Heartburn or Heart Attack? Many Can't Tell the Difference
Washington, D.C. - Many adults (64 percent) know severe chest pain is typically involved as a symptom of acid reflux disease, but even so, a majority of adults say they would most likely call 911 or go to the emergency room immediately if they were experiencing severe chest pain. According to a new survey of more than 2,000 U.S. adults commissioned by AstraZeneca and conducted by Harris Interactive, nearly one in five U.S. adults (18 percent) have, or know someone who has, called an ambulance or gone to a hospital thinking they were having a heart attack, but it turned out to be heartburn or acid reflux disease. Acid reflux disease, in which stomach acid flows back into the esophagus, often causes burning pain or pressure in the chest.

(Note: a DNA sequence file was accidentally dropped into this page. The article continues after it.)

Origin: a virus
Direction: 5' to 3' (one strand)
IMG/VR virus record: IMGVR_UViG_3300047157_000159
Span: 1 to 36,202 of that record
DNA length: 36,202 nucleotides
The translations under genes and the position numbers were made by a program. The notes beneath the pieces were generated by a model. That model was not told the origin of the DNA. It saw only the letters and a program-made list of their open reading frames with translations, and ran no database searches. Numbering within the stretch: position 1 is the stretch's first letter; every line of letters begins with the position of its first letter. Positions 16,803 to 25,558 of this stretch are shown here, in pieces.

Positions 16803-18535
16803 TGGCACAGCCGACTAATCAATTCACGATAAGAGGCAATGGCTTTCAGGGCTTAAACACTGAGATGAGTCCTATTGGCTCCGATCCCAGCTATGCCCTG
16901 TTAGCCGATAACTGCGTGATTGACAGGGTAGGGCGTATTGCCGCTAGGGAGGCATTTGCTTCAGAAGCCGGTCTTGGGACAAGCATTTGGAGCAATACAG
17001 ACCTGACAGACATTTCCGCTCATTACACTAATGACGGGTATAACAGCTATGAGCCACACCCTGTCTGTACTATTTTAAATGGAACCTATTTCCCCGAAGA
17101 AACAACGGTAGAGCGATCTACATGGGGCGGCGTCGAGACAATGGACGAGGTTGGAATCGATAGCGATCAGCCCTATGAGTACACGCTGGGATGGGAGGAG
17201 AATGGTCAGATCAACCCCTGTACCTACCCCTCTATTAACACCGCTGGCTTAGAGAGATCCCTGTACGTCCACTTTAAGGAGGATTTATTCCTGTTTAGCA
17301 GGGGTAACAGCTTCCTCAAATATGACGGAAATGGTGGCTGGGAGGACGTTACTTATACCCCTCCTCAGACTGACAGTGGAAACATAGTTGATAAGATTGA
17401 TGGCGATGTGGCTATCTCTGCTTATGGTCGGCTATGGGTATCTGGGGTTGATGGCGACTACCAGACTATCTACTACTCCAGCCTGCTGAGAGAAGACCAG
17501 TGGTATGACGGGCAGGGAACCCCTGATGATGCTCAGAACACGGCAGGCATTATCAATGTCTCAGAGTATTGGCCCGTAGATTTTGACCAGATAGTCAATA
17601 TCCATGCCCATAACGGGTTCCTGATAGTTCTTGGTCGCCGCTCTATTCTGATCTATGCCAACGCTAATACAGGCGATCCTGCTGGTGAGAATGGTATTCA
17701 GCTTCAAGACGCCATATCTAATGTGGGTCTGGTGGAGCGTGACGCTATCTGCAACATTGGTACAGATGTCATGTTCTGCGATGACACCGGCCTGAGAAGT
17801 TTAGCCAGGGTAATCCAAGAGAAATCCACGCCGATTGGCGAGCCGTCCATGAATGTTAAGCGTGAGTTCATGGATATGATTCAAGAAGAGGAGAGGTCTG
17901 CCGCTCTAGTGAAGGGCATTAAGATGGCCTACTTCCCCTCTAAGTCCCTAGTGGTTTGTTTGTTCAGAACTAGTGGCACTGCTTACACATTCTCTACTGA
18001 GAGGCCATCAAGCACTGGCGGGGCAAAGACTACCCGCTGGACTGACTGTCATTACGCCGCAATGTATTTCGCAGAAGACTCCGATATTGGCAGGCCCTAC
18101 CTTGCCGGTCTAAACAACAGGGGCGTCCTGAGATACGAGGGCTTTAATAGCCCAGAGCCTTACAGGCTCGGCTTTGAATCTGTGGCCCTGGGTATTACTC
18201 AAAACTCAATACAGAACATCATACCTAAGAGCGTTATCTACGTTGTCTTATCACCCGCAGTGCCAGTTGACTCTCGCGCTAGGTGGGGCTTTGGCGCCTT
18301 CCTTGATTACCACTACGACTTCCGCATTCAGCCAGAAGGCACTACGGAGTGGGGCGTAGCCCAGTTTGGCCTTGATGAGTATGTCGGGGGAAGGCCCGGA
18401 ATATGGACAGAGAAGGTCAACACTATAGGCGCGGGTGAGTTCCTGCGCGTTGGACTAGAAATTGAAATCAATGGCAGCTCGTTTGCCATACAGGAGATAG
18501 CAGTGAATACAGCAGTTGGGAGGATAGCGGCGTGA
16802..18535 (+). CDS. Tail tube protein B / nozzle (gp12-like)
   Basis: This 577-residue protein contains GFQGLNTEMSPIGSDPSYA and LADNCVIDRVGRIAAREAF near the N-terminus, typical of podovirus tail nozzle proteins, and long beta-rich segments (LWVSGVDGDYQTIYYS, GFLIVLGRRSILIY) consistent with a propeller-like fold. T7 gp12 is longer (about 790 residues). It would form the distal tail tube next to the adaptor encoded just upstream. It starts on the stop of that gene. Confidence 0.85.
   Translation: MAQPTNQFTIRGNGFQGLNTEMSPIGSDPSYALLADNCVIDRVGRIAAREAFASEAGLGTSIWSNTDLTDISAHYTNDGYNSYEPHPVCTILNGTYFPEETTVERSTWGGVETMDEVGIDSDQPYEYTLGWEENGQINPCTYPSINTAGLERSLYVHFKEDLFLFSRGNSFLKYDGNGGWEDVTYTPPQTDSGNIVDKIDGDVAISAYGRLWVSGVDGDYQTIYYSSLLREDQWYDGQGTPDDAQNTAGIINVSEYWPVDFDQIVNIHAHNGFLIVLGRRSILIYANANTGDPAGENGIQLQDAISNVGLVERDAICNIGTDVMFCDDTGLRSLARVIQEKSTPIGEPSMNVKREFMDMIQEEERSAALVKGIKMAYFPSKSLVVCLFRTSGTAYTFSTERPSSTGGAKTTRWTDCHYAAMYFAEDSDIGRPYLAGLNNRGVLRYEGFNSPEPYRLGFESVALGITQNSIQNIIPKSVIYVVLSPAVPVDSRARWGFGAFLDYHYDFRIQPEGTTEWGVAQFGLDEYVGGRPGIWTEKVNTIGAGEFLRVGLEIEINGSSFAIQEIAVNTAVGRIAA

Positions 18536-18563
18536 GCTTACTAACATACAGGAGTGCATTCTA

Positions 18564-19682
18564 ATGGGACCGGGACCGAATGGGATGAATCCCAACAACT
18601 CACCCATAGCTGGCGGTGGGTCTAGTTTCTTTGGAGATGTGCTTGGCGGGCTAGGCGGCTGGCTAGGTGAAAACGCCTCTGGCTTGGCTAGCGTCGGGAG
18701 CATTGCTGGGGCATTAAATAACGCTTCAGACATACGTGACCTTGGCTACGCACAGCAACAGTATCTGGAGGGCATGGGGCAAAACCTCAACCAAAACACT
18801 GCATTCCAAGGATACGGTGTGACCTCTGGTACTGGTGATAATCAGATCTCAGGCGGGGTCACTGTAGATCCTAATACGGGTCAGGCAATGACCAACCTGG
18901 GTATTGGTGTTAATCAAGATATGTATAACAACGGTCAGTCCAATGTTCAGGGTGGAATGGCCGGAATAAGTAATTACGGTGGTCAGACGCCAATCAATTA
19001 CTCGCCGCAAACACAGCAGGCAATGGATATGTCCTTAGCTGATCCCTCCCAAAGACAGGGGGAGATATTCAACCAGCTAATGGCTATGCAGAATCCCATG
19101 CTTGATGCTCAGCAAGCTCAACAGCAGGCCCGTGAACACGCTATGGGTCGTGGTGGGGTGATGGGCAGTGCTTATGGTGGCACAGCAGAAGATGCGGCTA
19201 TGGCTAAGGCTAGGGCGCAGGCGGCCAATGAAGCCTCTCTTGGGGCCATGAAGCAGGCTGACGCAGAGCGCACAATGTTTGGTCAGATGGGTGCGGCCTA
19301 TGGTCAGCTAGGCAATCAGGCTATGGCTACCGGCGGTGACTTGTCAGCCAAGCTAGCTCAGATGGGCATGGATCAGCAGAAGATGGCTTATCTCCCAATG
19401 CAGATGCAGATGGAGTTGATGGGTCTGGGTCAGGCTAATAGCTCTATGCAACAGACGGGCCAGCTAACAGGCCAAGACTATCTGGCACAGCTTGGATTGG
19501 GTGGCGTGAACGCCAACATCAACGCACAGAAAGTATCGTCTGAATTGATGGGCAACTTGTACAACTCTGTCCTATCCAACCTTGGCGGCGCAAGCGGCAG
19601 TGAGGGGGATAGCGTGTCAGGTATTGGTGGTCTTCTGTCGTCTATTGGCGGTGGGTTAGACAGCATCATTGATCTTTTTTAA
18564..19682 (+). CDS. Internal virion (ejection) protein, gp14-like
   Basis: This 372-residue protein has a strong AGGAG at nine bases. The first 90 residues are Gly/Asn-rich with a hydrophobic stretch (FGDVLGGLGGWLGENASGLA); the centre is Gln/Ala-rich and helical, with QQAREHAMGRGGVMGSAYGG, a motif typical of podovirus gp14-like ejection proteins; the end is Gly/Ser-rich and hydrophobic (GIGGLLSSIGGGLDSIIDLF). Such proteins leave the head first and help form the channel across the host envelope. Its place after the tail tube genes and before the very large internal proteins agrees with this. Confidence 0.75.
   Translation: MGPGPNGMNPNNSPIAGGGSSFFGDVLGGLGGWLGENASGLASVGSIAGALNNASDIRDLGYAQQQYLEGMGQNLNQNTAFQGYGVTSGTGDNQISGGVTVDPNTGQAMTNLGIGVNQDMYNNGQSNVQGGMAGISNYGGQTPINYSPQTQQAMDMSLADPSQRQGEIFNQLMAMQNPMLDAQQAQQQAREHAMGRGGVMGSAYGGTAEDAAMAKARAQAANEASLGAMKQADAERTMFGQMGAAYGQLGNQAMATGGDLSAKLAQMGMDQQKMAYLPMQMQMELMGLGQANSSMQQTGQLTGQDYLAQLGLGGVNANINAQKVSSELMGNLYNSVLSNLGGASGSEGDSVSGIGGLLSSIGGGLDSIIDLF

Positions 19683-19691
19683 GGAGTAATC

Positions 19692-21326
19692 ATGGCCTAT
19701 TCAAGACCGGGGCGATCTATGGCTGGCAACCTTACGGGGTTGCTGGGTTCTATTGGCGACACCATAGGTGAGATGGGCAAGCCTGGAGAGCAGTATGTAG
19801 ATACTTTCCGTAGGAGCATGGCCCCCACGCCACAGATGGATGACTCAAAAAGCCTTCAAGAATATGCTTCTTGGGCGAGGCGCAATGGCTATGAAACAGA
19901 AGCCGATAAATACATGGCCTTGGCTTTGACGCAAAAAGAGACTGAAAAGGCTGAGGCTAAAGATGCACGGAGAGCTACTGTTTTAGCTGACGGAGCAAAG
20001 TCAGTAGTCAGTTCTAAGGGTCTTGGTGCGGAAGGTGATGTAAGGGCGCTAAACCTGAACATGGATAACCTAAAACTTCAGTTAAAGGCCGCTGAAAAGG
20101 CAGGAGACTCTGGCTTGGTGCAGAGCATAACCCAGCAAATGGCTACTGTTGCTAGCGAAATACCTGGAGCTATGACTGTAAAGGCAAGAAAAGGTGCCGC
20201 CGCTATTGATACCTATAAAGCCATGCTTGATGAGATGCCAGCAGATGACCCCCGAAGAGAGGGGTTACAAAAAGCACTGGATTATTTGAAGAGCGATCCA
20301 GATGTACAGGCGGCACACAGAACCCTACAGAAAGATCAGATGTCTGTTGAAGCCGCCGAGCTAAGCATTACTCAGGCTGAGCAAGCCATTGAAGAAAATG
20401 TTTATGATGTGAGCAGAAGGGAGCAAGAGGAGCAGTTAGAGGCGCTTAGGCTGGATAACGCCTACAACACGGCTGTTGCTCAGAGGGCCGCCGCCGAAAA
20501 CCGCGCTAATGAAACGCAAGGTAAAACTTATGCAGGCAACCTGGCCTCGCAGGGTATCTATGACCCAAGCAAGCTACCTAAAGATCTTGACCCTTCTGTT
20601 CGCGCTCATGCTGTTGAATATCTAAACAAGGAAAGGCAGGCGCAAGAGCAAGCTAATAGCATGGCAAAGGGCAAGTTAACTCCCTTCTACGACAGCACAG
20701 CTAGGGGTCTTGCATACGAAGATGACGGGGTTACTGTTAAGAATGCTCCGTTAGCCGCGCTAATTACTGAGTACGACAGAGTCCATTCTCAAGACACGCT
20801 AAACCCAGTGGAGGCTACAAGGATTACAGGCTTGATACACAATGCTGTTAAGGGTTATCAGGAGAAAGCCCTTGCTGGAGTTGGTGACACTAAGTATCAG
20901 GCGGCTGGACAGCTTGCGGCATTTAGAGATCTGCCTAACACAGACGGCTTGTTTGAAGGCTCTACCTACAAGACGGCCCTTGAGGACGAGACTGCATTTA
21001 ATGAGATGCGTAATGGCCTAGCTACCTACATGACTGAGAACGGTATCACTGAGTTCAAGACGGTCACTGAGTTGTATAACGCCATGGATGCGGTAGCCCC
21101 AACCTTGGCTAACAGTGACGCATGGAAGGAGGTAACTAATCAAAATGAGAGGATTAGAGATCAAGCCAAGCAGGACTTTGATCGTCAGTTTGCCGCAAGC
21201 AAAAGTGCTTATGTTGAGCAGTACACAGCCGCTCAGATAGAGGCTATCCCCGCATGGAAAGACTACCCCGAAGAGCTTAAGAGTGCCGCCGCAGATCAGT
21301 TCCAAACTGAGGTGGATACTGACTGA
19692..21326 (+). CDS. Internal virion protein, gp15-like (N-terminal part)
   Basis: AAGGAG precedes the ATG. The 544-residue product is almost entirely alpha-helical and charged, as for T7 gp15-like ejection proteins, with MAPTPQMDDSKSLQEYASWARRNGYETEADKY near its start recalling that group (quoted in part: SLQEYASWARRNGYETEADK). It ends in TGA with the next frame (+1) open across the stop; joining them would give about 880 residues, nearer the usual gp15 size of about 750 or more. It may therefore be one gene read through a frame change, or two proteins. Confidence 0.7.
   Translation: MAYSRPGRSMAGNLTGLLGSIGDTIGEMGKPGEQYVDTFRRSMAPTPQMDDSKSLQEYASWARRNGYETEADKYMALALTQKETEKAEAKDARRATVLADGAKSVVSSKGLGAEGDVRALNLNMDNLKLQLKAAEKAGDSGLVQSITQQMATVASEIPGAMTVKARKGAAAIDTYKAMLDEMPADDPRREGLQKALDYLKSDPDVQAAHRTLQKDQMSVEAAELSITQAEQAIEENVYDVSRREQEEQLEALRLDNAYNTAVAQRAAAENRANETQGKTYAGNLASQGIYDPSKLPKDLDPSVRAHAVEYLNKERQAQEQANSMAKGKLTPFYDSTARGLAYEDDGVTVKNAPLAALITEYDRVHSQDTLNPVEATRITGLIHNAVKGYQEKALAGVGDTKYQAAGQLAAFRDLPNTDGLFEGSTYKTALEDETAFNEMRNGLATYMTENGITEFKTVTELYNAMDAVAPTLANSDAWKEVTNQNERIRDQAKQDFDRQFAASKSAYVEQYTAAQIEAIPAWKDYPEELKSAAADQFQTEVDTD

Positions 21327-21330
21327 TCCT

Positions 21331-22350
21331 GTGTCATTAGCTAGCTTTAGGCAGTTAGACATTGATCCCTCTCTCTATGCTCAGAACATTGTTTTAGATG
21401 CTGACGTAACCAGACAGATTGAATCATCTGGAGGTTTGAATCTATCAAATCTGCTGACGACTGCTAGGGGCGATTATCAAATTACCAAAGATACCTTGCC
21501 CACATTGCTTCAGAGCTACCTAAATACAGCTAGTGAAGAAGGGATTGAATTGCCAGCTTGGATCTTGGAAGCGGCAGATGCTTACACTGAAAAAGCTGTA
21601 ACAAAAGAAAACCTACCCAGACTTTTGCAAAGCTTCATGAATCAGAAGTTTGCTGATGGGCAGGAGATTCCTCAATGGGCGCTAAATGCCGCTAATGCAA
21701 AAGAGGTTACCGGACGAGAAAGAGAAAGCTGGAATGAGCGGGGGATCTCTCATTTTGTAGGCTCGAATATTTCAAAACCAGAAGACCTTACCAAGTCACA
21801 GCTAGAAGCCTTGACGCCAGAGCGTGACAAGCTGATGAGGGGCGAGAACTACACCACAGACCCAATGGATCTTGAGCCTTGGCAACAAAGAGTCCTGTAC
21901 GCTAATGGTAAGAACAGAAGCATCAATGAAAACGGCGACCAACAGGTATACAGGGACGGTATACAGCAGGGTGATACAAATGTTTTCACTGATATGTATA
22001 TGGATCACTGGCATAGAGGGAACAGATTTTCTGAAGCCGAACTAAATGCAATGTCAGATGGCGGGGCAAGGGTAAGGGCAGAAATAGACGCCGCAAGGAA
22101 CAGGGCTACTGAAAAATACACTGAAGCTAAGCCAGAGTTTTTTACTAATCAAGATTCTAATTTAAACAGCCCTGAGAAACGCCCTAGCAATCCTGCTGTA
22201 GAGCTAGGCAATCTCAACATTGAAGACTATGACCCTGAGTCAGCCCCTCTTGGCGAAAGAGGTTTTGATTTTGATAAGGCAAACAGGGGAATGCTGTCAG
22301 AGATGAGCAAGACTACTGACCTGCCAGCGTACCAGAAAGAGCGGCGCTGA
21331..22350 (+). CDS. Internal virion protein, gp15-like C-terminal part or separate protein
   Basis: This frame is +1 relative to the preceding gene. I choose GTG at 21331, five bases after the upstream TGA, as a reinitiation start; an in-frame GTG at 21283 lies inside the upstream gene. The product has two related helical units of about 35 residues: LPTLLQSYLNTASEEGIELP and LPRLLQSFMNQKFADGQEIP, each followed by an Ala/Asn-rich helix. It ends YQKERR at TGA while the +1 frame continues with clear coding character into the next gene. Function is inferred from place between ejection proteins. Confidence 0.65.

Chest pain can be even more alarming for those who have previously been diagnosed with either angina (chest pain) or a heart attack. According to the AstraZeneca survey, these adults are four times more likely than those without either condition (20 percent vs. 5 percent) to have sought emergency assistance for symptoms that turned out to be heartburn or acid reflux disease.
"Many types of chest discomfort can be caused by acid reflux disease. Yet this connection is often overlooked because the symptoms of cardiac angina can be so similar to noncardiac chest pain from GERD," said John P. Liuzzo, M.D., Ph.D., Division of Interventional Cardiology, Columbia University Medical Center, New York. "Physicians could be more aware of acid reflux disease as a possible factor in the diagnosis and treatment of patients with chest pain."